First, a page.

Anyone who’s ever been married or even had a serious relationship can tell you that it’s not all roses and butterflies. There are times when it all hardly seems worth it. I mean, let’s face it, the melding of two lives into one, yet still maintaining separate personalities and all that, can be extremely stressful.
Then there are the added stresses of school, building a career, raising babies, and yet still having time for both each other and yourself. And that’s just in your typical marriage.
The complications are even more tenuous when one or both individuals have found themselves under the microscope of either the limelight or public service, as you can imagine. After all, there is a reason that most celebrity marriages or relationships don’t last.
For those that do, there is certainly something to be said, something that speaks of persistence, sacrifice, and what most would call a genuine love for the other person. Then again, perhaps it’s all done to simply maintain the appearance of a happy, healthy relationship that others should aspire to have.
The latter seems to be the case for the Obamas, or at least that can be derived from a few more recent comments from Michelle Obama during a December interview with Revolt (the Gen Z version of MTV created by Sean “Diddy” Combs).
Yes, that’s right, the darlings of the political left haven’t had it all together after all.
Now, as I already mentioned, marriage can be tough, particularly when it’s placed in the most stressful and taxing office in the world.
However, what Michelle admitted is a bit more than saying they had a few tough years. In fact, according to her, a full two-thirds of their entire marriage has been miserable for her.
The comments came as Michelle spoke to a panel of five other celebrity women. Naturally, the topic of marriage came up. Michelle noted that for her, communication was a huge part of making a marriage successful. And as most of us have noted, those that don’t do this well often end up in a failing relationship.
However, that doesn’t mean that it has to end.
She remarked that far too many couples, when faced with problems, simply give up or give up way too quickly. And she’s right, for the most part. There was a time when it hardly mattered what you were going through, as a couple, as an individual; you just didn’t split up.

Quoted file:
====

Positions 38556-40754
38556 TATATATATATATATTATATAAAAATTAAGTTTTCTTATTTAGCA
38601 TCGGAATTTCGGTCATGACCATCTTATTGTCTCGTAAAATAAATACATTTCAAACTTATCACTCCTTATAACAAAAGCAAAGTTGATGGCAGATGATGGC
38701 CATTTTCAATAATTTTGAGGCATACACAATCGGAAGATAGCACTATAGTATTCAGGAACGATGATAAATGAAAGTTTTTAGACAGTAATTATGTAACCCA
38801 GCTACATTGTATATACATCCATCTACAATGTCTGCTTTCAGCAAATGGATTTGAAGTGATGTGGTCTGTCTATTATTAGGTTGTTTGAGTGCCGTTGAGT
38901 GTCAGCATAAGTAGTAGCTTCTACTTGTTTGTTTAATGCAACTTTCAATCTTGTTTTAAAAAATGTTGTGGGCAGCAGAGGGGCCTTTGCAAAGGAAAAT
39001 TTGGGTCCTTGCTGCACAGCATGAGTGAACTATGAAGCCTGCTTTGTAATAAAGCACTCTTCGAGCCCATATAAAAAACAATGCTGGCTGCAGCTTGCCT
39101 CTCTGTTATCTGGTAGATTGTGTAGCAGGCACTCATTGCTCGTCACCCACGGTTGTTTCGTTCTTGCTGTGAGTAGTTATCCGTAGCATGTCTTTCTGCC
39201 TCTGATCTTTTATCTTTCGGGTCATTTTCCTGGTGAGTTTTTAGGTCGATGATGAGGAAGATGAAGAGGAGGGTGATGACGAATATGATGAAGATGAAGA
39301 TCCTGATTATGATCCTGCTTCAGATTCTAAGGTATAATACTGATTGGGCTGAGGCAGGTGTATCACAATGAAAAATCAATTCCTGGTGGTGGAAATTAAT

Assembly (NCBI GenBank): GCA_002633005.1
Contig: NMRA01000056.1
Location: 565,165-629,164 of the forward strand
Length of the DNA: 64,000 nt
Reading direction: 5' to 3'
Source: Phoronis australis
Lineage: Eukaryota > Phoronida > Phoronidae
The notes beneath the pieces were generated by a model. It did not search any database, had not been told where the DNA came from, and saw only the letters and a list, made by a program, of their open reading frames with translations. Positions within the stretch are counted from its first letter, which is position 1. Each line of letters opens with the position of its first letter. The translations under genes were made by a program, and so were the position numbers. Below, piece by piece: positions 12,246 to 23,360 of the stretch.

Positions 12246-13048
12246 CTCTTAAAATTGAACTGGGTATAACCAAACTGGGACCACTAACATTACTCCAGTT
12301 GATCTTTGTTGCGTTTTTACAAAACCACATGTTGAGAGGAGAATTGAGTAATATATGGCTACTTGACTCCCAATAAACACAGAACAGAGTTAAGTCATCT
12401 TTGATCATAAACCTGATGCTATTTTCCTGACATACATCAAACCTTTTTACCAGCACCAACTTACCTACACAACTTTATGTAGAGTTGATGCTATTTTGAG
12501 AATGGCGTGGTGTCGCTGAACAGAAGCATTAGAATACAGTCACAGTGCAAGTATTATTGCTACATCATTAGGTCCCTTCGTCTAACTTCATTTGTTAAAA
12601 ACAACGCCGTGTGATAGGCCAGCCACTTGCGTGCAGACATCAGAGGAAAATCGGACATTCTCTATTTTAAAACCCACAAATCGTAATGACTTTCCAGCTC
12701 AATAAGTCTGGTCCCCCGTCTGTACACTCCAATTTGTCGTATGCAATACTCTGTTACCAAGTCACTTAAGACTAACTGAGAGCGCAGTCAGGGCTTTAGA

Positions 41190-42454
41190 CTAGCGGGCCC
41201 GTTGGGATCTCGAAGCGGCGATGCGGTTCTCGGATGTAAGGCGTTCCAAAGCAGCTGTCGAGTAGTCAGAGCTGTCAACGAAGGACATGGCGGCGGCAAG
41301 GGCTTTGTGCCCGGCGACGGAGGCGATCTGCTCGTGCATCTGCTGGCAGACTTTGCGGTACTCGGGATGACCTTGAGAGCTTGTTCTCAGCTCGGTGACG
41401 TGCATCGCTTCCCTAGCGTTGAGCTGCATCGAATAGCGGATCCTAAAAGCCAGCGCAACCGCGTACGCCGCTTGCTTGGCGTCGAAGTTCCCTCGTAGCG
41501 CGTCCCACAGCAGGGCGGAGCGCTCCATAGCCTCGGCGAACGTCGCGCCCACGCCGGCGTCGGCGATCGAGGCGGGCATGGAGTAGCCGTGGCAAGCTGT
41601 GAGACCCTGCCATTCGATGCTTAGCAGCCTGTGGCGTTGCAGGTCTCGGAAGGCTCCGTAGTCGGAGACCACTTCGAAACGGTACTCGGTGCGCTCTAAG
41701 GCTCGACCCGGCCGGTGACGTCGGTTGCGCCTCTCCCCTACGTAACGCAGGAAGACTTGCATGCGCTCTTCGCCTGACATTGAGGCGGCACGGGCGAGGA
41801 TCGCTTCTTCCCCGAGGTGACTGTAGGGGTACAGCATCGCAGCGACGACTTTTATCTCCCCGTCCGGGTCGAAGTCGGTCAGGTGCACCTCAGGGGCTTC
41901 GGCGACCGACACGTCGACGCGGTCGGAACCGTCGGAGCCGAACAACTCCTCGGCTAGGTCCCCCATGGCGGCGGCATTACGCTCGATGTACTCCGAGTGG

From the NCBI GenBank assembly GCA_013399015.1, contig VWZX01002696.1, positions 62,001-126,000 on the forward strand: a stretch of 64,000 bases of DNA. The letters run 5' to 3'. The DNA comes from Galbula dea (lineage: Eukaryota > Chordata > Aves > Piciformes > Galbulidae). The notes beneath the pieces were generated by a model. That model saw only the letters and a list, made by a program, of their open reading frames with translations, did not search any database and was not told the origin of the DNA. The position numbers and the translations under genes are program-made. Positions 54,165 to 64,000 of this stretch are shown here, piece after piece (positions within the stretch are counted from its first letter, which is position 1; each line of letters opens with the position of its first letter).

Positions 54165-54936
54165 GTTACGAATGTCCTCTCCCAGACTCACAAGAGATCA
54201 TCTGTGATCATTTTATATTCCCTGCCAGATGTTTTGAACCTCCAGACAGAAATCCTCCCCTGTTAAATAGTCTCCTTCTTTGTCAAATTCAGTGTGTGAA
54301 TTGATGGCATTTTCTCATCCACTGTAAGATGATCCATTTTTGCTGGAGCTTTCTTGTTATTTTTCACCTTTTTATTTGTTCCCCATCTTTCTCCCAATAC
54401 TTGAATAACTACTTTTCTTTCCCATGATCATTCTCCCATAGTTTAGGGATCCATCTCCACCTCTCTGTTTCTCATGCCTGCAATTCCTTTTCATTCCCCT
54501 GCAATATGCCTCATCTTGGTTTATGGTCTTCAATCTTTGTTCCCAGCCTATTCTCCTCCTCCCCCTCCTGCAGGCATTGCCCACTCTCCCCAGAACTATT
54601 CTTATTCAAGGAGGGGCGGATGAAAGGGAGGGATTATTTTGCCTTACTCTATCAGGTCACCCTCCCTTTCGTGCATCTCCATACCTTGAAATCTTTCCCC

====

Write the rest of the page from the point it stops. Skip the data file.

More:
But as we all know, today is a much different story for most, even, as Michelle noted, when “you are madly in love with the person.”
For herself, she said that she understands the frustration of marriage completely, particularly when her girls were young. But then she admits something a bit more than having a rough go of it for a few days, weeks, or even months.
She said, “People think I’m being catty by saying this. There were ten years when I couldn’t stand my husband.”
Wait… 10 years? That’s a long time to be angry with someone, to hold a grudge, or just not be happy.
And I would say it’s probably not all that healthy for anyone involved, including the children. And as I mentioned above, Michelle noted that this time period did, in fact, take place when her children were young and impressionable.
For her, she says that the stresses of building her career (because she had to have one of equal or greater value than her husband’s), combined with motherhood, were nearly too much for her. “Little kids, they’re terrorists. They are. They have demands; they don’t talk; they’re poor communicators; they cry all the time; they’re irrational; they’re needy, and you love them more than anything.”
Well, it’s a good thing she added that last bit about love. I was starting to think she hated kids and being a mother.
Now, I’m not saying it’s easy. As a wife and mother myself, I can attest to the tribulations of even an average life. I’m just not sure that I would ever compare my kids to terrorists or say that I was unhappy with their father for so long.